Lucky's store chain files for bankruptcy


Lucky's Convenience Markets Inc., the longtime local superette chain that abruptly shut its doors Monday, has filed for bankruptcy.

In court papers filed this week, the company estimated its assets at $50,000 or less and its debts at $1 million to $10 million. Its largest creditors include Coca-Cola Enterprises, Schmidt Baking Co. Inc. and Utz Quality Foods Inc.

Lucky's attorney Howard M. Heneson said the company plans to disclose more details, including total assets and debts, next week.

Charles A. Lynch, the company's founder, didn't return calls yesterday to the company's headquarters in Pasadena.

Lucky's filed under Chapter 11 reorganization, rather than Chapter 7 liquidation. Heneson said there is a slim possibility that the company might reopen one or two stores, but that it will never look like the 11-store chain it once was.

"The stores are closed and they will be liquidated such that the creditors should be paid in full," Heneson said. "They're in Chapter 11 for the purpose of an orderly and proper liquidation under their control. At this time they do not plan to reopen their stores. There may be one or two locations later, but right now we're not even committed to that."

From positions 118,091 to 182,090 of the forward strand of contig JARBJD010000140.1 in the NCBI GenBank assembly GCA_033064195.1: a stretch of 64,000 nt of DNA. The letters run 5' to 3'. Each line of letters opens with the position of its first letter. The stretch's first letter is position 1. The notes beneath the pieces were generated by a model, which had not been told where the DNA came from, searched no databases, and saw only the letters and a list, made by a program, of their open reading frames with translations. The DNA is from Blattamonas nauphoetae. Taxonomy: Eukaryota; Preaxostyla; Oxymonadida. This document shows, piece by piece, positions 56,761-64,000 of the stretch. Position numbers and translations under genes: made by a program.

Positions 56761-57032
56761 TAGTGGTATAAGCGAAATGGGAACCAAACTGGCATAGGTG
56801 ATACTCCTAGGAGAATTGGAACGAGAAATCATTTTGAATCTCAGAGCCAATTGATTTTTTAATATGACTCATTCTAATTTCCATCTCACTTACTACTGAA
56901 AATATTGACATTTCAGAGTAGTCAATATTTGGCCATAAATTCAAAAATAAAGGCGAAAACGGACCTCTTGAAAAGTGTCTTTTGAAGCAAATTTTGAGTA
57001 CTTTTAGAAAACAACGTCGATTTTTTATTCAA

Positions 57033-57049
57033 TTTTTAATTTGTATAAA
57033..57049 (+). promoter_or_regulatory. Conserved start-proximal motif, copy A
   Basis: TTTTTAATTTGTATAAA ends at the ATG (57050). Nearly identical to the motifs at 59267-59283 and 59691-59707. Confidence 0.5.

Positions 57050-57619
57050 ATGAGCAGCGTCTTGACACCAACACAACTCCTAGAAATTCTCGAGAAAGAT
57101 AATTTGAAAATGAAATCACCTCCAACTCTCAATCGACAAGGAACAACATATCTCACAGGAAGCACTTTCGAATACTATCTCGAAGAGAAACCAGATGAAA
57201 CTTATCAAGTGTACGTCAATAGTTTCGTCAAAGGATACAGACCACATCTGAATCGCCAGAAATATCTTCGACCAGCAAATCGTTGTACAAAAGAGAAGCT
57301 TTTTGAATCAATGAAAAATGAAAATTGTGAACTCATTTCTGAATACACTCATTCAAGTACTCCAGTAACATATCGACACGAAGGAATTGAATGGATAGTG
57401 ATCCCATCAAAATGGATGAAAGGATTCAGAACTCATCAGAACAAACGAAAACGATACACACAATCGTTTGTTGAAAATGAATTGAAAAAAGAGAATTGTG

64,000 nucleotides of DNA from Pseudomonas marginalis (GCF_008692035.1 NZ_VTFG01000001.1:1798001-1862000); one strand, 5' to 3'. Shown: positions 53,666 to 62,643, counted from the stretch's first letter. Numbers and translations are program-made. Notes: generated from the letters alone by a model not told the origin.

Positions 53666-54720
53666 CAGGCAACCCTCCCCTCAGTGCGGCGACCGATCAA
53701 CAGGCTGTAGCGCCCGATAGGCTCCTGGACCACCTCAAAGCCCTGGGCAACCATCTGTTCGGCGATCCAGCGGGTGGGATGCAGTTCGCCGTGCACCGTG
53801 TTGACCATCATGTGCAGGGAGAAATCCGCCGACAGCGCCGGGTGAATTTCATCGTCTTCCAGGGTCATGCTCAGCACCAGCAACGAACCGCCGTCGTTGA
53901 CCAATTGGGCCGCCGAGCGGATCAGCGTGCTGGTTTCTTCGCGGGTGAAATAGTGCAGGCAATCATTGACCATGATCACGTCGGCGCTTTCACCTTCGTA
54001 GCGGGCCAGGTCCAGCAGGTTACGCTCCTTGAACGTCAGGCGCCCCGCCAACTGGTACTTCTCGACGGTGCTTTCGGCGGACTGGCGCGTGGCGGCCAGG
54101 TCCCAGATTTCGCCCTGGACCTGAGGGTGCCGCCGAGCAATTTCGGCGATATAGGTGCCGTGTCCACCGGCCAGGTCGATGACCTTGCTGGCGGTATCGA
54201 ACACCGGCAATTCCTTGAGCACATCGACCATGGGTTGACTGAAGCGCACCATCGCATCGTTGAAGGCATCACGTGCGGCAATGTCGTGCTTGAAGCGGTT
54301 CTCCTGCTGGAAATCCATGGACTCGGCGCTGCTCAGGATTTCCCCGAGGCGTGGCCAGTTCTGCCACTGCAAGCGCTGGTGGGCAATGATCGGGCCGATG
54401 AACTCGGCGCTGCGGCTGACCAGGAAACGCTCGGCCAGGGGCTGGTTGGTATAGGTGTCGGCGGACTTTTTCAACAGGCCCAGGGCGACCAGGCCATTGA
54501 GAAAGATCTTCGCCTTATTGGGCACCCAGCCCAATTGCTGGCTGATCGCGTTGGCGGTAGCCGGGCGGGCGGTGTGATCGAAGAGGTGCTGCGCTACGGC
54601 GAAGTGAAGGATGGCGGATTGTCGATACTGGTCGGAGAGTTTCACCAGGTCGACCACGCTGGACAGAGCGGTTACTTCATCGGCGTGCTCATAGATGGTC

Employees were told in a meeting with company officials Tuesday that they wouldn't be guaranteed a full return on their stock under their profit-sharing program, said William Wheeler, 35, once a manager at the store in Arbutus. Employees who have been with the company five years are eligible for stock awards. Employees also weren't offered a severance package, he said.

"They said we could get all of our stock or less of our stock, they're not sure," Wheeler said.

Wheeler had worked for Lucky's since he was 16 - the only place he's ever worked. He found out about Lucky's closing when he arrived at work to find the front door locked.

"It caught me completely by surprise considering my store was pretty profitable," Wheeler said. "Some of our stores weren't doing so well. But if he was going to shut any of our stores down we didn't think it would be ours."

Many of the employees feel as if they were left in the cold.

"My husband has been so loyal to the company, then he was treated as if he was just tossed away," said Wheeler's wife, Patty.

Judy Lynch, former wife of the founder who also is part owner of Lucky's, blamed the closing on financial problems caused by high cigarette taxes. Convenience stores have also faced competition from supermarkets, big-box discounters and drugstores.

Charles Lynch bought his first store in 1959 at William and Cross streets in South Baltimore.

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